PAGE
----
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Pengpeng Zhang

Associate Professor
Condensed Matter Physics - Experimental
Biomedical-Physical Sciences Bldg.
567 Wilson Rd., Room 4213
(517) 884-5630

B135 Biomedical-Physical Sciences Bldg.
(517) 884-5699

2006: Ph.D., University of Wisconsin, Madison
2000: M.S., Beijing Normal University
1997: B.S., Beijing Normal University

Selected Publications

A. Tan, S. R. Wagner, and P. P. Zhang, "Self-Assembly of F16ZnPc Thin Films and F16ZnPc-ZnPc Heterostructures on Deactivated Si Surfaces Studied by Scanning Tunneling Microscopy", J. Chem. Phys. 146, 052809 (2017).

S. R. Wagner and P. P. Zhang, "Nucleation and Evolution of Zinc Phthalocyanine Thin Films on the Deativated Si(111)-B √3 × √3 R30° Surface", Surf. Sci. 630, 22 (2014).

C. Jiang, R. R. Lunt, P. M. Duxbury, and P. P. Zhang, "High-Performance Inverted Solar Cells with a Controlled ZnO Buffer Layer", RSC Adv. 4, 3604 (2014).

X. Ke, P. P. Zhang, S. H. Baek, J. Zarestky, W. Tian, and C. B. Eom. Magnetic Structure of Epitaxial Multiferroic BiFeO3 Films with Engineered Ferroelectric Domains. Phys. Rev. B. 82, 134448 (2010).

H. M. Saavedra, T. J. Mullen, P. P. Zhang, D. C. Dewey, S. A. Claridge, and P. S. Weiss. Hybrid Approaches in Nanolithography. Rep. Prog. Phys. 73, 036501 (2010).

P. P. Zhang, B. Yang, P. Rugheimer, M. M. Roberts, D. E. Savage, F. Liu, and M. G. Lagally. Effects of Germanium on Thermal Dewetting of the Silicon Template in Thin Silicon-on-Insulator. J. Phys. D: Appl. Phys. 42, 175309 (2009).

J. N. Hohman, P. P. Zhang, E. I. Morin, A. R. Kurland, P. Han, M. Kim, P. McLanahan, B. Baleman, and P. S. Weiss. Self-Assembly of Carboranethiol Isomers on Au{111}: Divergent Dipoles in Geometrically Identical Adsorbates. ACS Nano. 3, 527 (2009).

Professional Activities & Interests / Biographical Information

My research is in the area of condensed matter experiments with emphasis on understanding the fundamental properties of electronic and photovoltaic nanomaterials using scanning probe microscopy in conjunction with device characterization, and furthermore manipulating the properties of these nanomaterials and devices via surface and interface engineering. The ability to control the synthesis of materials with nanometer precision has the potential to revolutionize technology. However, the utility of engineered nanomaterials for important applications such as energy conversion and storage devices, nanoscale electronics, and molecular/biological sensors has in many cases been severely limited by interfacial phenomena that emerge at the nanoscale. It is thus crucial to develop a thorough atomic- and molecular- level understanding and a precise control of surfaces and interfaces.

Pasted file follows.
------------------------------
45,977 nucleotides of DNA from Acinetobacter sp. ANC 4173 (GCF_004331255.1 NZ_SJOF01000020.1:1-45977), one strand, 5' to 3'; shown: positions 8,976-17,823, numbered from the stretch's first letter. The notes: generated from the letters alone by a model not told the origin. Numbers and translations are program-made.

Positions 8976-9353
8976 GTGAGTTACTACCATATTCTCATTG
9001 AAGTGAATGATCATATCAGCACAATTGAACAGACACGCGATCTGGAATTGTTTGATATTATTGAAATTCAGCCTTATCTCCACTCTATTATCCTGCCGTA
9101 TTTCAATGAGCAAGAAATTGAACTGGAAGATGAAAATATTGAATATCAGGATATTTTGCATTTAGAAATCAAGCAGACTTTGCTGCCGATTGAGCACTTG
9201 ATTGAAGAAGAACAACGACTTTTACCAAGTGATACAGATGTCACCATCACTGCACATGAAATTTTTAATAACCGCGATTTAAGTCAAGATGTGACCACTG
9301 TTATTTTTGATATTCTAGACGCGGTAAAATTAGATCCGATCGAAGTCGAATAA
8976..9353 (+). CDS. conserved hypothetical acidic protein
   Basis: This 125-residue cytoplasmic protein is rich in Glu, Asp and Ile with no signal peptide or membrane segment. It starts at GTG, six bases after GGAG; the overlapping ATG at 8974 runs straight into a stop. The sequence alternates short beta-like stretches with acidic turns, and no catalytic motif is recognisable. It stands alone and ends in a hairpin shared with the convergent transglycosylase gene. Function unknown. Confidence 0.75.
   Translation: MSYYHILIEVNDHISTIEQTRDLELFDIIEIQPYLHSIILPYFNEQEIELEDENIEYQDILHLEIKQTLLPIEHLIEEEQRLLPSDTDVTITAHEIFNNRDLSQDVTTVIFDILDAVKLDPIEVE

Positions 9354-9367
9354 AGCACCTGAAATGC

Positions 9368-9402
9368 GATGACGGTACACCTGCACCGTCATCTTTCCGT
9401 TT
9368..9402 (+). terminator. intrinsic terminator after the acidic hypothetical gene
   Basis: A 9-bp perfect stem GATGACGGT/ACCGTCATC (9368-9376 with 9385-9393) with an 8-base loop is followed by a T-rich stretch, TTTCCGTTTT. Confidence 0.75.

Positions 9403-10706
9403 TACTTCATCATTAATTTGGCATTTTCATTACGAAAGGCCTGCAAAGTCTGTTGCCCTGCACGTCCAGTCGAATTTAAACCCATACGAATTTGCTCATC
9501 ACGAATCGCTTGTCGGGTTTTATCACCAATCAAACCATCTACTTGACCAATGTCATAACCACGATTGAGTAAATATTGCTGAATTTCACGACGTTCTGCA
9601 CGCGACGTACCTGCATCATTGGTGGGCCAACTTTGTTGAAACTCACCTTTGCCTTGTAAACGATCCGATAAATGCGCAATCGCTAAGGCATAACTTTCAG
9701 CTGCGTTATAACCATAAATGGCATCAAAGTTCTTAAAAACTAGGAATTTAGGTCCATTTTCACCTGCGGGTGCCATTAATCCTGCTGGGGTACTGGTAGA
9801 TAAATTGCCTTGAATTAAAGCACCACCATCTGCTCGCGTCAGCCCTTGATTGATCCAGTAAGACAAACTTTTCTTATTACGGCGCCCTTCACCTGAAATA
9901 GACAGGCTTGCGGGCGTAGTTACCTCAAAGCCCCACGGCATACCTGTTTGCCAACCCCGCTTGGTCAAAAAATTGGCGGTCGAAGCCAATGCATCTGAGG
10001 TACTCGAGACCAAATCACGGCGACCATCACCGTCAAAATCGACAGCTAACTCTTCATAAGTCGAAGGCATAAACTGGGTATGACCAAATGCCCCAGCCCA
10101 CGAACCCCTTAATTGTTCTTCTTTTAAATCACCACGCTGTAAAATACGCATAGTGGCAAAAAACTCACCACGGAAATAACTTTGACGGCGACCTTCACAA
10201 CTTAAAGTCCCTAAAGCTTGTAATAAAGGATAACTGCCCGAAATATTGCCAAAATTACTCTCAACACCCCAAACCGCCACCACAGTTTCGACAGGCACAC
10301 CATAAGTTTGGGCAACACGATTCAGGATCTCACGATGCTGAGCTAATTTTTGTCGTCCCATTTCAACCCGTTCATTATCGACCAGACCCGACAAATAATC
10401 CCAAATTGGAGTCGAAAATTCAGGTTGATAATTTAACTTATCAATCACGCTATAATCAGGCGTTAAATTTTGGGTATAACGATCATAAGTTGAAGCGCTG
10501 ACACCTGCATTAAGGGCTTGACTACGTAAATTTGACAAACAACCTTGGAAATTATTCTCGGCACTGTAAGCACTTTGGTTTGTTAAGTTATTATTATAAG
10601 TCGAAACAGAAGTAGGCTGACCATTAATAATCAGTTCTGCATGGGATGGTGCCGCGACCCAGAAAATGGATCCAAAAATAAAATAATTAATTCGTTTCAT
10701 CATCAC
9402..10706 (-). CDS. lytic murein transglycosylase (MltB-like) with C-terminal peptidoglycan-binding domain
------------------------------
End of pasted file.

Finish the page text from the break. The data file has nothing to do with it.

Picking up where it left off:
In the past, I have extensively studied the molecular self-assembly process, a powerful technique to manufacture and organize nanoscale structures, and had applied comprehensive surface analysis techniques to probe the adsorbate-induced electrical properties of metal substrates. I have also investigated the physical behavior of Si nanomembranes and discovered the "surface transfer doping" mechanism, where the interaction between the clean surface and the "bulk" turns the fully depleted nanomembrane into a conductor. Si nanomembrane, as a new form of single crystalline Si material, has excellent flexibility, stretchability and conformational properties, and mechanically behaves like traditional soft materials, leading to the promise of its novel applications in flexible electronics. Yet, the electronic properties of Si nanomembranes can not be effectively tuned by impurity dopants. In contrast to the conduction mechanisms in bulk Si, which is entangled between surface, space charge layer, and bulk, the conductivity of Si nanomembranes is dominated by the surface and interface effects.

[photo of Dr. Zhang lab] One of our current research interests is to promote the understanding and control of hetero-interfaces between organic and inorganic materials. The central problem among various interfacial phenomena is the charge behavior, i.e., charge injection, distribution, and separation at the interface. Fundamental insights on this topic may lead to improved efficiency of organic-inorganic hybrid solar cells, as well as the rational design of nanomaterials with controlled properties via regulation of surfaces and interfaces. Such an understanding will come from careful characterization of surfaces and interfaces with scanning probe microscopy, and the correlation of nanoscale phenomena with macroscopic device performance, which is the primary methodology in our research.